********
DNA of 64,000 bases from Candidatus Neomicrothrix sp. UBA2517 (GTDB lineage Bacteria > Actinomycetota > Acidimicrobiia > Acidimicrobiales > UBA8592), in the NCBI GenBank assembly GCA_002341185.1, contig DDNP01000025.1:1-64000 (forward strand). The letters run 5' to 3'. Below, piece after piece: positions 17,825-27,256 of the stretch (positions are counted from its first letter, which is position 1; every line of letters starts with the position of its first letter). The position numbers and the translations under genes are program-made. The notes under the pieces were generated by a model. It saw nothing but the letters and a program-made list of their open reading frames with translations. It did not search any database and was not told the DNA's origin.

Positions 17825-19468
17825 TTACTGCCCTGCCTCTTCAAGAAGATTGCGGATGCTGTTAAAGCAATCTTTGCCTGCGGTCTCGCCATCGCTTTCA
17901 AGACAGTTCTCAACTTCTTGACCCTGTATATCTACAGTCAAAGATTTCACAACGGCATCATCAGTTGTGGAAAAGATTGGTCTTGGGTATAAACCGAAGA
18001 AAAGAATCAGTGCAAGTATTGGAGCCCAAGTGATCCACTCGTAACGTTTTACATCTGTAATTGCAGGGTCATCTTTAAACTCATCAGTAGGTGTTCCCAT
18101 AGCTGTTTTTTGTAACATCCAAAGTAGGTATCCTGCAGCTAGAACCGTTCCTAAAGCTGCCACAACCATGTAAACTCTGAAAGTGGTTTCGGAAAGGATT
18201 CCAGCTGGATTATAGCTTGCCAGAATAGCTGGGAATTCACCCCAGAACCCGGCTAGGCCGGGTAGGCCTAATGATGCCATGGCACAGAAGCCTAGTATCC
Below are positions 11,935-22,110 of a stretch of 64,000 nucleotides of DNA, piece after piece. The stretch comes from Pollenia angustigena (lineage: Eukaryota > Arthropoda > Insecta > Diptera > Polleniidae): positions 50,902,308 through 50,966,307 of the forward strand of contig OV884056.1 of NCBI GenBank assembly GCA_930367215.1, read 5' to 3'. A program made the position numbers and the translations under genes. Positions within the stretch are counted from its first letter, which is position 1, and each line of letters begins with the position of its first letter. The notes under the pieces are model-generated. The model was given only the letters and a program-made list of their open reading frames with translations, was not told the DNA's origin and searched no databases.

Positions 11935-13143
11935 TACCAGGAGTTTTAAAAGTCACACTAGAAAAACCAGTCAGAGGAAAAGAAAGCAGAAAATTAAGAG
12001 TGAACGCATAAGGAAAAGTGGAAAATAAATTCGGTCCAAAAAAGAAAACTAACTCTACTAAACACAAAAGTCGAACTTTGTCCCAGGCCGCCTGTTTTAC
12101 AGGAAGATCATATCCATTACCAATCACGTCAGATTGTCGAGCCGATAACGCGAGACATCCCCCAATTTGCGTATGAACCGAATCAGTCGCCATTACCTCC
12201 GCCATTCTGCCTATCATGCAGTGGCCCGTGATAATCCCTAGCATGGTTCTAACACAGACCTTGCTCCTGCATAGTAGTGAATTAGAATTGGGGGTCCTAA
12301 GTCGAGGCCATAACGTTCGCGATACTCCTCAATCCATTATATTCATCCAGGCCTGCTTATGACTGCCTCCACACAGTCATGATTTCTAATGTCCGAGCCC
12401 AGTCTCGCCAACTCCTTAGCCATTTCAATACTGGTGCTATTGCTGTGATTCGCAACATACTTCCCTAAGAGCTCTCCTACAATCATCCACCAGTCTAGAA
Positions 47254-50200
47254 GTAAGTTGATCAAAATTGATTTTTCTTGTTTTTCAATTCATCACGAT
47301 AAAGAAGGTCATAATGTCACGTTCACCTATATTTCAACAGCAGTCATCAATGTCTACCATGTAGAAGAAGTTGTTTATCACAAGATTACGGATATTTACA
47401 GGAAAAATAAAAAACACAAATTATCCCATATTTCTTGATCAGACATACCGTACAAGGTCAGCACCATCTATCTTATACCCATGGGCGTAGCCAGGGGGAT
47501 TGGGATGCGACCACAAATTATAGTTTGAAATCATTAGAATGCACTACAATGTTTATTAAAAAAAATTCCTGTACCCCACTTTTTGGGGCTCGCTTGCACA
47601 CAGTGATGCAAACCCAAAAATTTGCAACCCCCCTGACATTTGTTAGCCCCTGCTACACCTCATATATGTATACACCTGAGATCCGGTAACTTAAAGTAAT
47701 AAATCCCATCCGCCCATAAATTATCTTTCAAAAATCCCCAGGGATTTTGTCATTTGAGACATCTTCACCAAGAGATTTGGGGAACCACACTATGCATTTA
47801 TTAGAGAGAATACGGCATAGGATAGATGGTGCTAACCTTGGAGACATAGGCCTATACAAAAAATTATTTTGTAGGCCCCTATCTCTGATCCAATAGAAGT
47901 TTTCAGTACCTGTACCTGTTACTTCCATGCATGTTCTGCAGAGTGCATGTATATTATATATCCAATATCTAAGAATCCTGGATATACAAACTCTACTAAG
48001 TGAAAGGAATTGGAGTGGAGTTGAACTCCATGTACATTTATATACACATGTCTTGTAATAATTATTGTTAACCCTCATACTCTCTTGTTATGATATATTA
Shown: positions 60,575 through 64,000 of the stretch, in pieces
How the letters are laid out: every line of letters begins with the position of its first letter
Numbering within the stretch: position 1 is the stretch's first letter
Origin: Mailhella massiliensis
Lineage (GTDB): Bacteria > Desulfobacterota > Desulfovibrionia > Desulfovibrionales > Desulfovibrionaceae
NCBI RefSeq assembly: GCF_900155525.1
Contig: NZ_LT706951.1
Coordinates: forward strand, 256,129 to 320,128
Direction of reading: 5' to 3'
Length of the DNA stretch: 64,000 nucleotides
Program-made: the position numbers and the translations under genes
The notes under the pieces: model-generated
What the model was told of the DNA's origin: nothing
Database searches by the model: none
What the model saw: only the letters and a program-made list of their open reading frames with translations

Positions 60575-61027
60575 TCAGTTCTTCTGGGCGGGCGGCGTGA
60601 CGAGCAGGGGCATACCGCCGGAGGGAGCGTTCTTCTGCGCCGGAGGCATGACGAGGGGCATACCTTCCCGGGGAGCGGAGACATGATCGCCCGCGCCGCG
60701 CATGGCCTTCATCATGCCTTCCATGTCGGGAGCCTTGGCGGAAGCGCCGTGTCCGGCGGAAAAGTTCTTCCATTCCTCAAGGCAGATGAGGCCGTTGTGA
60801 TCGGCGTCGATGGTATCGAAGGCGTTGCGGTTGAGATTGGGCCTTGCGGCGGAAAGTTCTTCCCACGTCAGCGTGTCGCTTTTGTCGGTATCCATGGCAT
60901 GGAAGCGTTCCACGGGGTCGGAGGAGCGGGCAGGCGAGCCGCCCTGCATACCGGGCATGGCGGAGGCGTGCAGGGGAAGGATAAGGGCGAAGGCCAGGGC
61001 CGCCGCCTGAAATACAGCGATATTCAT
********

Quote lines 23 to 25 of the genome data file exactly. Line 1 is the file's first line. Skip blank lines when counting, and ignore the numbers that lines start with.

47801 TTAGAGAGAATACGGCATAGGATAGATGGTGCTAACCTTGGAGACATAGGCCTATACAAAAAATTATTTTGTAGGCCCCTATCTCTGATCCAATAGAAGT
47901 TTTCAGTACCTGTACCTGTTACTTCCATGCATGTTCTGCAGAGTGCATGTATATTATATATCCAATATCTAAGAATCCTGGATATACAAACTCTACTAAG
48001 TGAAAGGAATTGGAGTGGAGTTGAACTCCATGTACATTTATATACACATGTCTTGTAATAATTATTGTTAACCCTCATACTCTCTTGTTATGATATATTA